Aug 1, 2017

Crashing and Talking About Crashing

Here’s where we are in Minnesota, as of the end of July (Some corrections to these numbers will probably surface in August, but it won’t get better. Not all counties and municipalities report crashes quickly.)

2017 Minnesota Rider Deaths Statistics

Helmet use

  • 4 riders killed were wearing a helmet.
  • 22 riders killed were not wearing a helmet.
  • It’s unknown if 4 riders were wearing a helmet or not.

Single-vehicle crashes vs. Multi-vehicle crashes

  • 12 of the crashes involved only the motorcycle
  • 16 of the crashes involved a motorcycle and another vehicle

Motorcycle vs. deer

  • 4 of the crashes involved a motorcycle colliding with a deer.

Passengers killed

  • 3 passenger have died in a motorcycle crash

Motorcycle License Endorsement

  • 25 of the operators had a valid motorcycle license endorsement or permit.
  • 2 of the operators did not have a valid motorcycle license endorsement or permit.
  • It’s unknown if one of the riders had valid motorcycle license endorsement or permit.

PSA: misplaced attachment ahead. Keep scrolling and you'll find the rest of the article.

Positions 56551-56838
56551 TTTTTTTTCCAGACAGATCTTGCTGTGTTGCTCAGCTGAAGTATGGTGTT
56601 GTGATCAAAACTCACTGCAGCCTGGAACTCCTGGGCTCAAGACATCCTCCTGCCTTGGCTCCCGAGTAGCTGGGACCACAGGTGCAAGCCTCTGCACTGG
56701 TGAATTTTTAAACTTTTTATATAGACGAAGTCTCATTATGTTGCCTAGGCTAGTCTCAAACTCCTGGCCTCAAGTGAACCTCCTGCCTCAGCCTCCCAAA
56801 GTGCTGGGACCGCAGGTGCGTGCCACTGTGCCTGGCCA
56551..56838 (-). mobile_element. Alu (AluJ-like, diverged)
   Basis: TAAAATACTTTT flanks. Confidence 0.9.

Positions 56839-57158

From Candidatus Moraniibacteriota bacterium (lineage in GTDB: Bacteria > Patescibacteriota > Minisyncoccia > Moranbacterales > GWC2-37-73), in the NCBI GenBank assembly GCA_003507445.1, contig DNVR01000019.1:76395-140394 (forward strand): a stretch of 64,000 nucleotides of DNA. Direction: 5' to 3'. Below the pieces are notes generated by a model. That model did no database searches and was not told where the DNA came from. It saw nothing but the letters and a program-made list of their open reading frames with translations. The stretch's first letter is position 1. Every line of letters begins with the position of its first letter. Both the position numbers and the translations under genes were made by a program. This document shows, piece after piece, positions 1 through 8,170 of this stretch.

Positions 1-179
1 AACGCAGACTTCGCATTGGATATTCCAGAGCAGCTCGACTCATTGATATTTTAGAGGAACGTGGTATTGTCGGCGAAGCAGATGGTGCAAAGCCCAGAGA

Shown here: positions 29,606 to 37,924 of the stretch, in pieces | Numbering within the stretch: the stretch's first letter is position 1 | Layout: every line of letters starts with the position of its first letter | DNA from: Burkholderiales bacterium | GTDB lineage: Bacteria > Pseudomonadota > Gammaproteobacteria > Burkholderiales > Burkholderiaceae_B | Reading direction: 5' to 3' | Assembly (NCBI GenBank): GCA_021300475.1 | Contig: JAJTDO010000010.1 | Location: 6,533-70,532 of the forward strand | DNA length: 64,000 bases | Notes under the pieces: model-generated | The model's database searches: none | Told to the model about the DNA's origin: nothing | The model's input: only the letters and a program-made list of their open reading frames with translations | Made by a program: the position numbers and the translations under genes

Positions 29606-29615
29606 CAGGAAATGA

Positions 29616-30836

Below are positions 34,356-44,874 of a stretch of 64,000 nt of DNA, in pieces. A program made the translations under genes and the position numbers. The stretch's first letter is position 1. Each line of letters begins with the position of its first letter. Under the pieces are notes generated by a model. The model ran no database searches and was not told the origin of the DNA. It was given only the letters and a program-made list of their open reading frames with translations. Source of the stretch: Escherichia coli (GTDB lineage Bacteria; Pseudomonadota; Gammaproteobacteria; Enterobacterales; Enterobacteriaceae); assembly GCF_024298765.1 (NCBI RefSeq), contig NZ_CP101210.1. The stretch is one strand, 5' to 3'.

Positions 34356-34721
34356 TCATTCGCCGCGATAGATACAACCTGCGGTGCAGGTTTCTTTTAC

Negotiating a curve

  • 9 of the crashes happened while motorcyclists were negotiating a curve.

Rider deaths by age:

  • Under 20: 1
  • 20’s: 6
  • 30’s: 1
  • 40’s: 6
  • 50’s: 10
  • 60’s: 5
  • 70’s: 1
  • 80’s: -

Rural vs. urban area

  • 14 of the crashes happened in a rural area.
  • 12 of the crashes happened in an urban area.
  • 2 of the crashes is unknown.

Registered Motorcycles Drop

The number of registered motorcycles declined by 10,000 from 2015 to 2016 after being stagnate for the previous four years.

The Mostly Useless Motorcycle Safety Advisory Task Force

ST. PAUL — Department of Public Safety Commissioner Mona Dohman has reappointed, Frank Ernst, Debra Heisick, Natonia Johnson, Mark Koon, Monte Ohlrogge, Dwight Smith, Bob Swenson, Tim Walker, David Weeres and Geoffrey Wyatt, and appointed new members, Tracey Lynne Armstrong, Jonathon Paul Fernholz, Bridget Karp, David Nei and Dean Nelson to the Motorcycle Safety Advisory Task Force.  Their appointments run through June 30, 2019.